Australia to introduce safeguards against covert foreign interference

The government has announced details of its long-foreshadowed crackdown on foreign political donations, along with plans to update Australia’s criminal code to counter foreign espionage and covert interference.

The attorney general, George Brandis, said the government wanted to introduce a “foreign influence transparency scheme” to force individuals and organisations to declare if they are acting on behalf of a foreign power to influence Australia’s politics.

“The threat of covert foreign interference is a problem of the highest order and it is getting worse,” Brandis said on Tuesday. “The director general of Asio, the agency primarily responsible for investigating espionage and foreign interference, has advised that foreign intelligence activity against Australia continues to occur on an unprecedented scale.”

The Asio chief, Duncan Lewis, said in June following the airing of a Four Corners investigation into Chinese donations that he had become so worried about the influence of foreign donations that he organised meetings with the Coalition and Labor to warn them they could be compromised.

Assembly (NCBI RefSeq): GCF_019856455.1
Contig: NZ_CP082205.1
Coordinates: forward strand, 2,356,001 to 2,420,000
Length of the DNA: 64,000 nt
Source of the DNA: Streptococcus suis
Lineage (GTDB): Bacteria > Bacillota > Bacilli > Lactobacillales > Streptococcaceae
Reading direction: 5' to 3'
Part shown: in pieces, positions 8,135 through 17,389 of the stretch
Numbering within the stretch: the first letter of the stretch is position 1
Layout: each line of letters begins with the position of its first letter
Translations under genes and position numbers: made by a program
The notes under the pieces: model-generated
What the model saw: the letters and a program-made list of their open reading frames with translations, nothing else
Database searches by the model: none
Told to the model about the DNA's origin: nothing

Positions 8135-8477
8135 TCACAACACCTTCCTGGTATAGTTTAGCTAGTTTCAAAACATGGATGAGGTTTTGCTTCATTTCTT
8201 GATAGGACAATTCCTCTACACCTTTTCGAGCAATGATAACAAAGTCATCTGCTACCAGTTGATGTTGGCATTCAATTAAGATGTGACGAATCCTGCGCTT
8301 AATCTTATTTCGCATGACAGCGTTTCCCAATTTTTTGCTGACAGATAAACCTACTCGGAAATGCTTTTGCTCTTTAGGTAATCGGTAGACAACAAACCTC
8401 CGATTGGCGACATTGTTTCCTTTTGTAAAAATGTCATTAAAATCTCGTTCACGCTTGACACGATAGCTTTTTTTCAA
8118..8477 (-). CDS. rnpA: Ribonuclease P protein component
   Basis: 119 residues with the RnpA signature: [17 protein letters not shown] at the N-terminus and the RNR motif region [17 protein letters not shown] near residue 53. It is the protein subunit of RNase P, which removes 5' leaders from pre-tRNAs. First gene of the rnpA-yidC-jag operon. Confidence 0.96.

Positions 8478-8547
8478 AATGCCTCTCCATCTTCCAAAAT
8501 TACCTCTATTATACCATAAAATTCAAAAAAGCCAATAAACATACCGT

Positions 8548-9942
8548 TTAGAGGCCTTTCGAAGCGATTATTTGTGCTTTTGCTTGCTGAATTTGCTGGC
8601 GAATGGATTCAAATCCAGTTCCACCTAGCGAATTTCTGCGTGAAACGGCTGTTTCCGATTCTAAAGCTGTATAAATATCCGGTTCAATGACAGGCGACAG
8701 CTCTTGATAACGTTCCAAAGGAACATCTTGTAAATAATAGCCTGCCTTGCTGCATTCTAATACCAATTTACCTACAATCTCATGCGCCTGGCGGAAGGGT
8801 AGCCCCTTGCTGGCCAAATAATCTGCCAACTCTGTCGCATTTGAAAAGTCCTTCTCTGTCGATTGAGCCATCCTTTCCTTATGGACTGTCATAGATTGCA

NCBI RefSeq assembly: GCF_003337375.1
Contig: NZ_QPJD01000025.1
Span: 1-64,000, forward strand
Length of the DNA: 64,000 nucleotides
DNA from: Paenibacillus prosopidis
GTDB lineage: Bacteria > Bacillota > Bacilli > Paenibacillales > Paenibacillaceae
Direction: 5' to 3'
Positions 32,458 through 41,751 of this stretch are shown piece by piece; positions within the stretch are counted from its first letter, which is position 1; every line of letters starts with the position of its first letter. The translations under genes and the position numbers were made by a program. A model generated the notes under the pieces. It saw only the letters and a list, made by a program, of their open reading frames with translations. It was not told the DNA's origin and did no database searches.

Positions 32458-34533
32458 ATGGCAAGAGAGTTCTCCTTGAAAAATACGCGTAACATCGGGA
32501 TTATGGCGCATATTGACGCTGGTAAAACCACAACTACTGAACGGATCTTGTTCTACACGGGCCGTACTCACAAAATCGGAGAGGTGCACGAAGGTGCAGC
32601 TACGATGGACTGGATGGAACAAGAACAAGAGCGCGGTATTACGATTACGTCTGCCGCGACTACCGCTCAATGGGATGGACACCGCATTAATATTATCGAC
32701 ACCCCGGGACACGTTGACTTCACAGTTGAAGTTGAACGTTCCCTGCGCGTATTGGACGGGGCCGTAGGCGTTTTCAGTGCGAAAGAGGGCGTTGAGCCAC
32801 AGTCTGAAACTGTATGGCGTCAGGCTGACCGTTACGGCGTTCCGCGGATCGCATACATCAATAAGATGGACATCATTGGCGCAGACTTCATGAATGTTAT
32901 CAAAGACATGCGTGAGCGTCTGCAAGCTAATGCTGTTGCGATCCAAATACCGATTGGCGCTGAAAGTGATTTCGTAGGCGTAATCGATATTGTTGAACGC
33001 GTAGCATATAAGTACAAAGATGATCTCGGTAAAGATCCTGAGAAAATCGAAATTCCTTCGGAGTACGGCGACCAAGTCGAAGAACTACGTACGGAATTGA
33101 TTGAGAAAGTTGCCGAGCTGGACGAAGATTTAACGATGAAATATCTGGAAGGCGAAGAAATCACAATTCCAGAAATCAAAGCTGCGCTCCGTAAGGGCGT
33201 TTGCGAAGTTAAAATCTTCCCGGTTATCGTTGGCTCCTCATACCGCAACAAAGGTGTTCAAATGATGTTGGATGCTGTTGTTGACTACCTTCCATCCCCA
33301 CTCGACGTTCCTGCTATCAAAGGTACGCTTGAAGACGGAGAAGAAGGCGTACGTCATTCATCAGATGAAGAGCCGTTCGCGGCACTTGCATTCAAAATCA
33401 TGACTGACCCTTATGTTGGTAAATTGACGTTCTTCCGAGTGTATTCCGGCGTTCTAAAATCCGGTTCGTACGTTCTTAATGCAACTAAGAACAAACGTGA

Brandis said a review of Australia’s espionage and foreign interference laws was now complete.

“Before the end of this year … the government will introduce legislation arising from my review, including legislation which comprehensively revises our espionage, sabotage, treason and secrecy offences, and introduces a new category of offences criminalising certain acts of covert foreign interference,” he said.

The government’s measures will include:

  • Legislation to ban foreign political donations
  • Legislation to enhance and reform the espionage and foreign interference-related offences in the Criminal Code
  • Introducing a foreign influence transparency scheme, modeled – in part – on the United States’ Foreign Agents Registration Act

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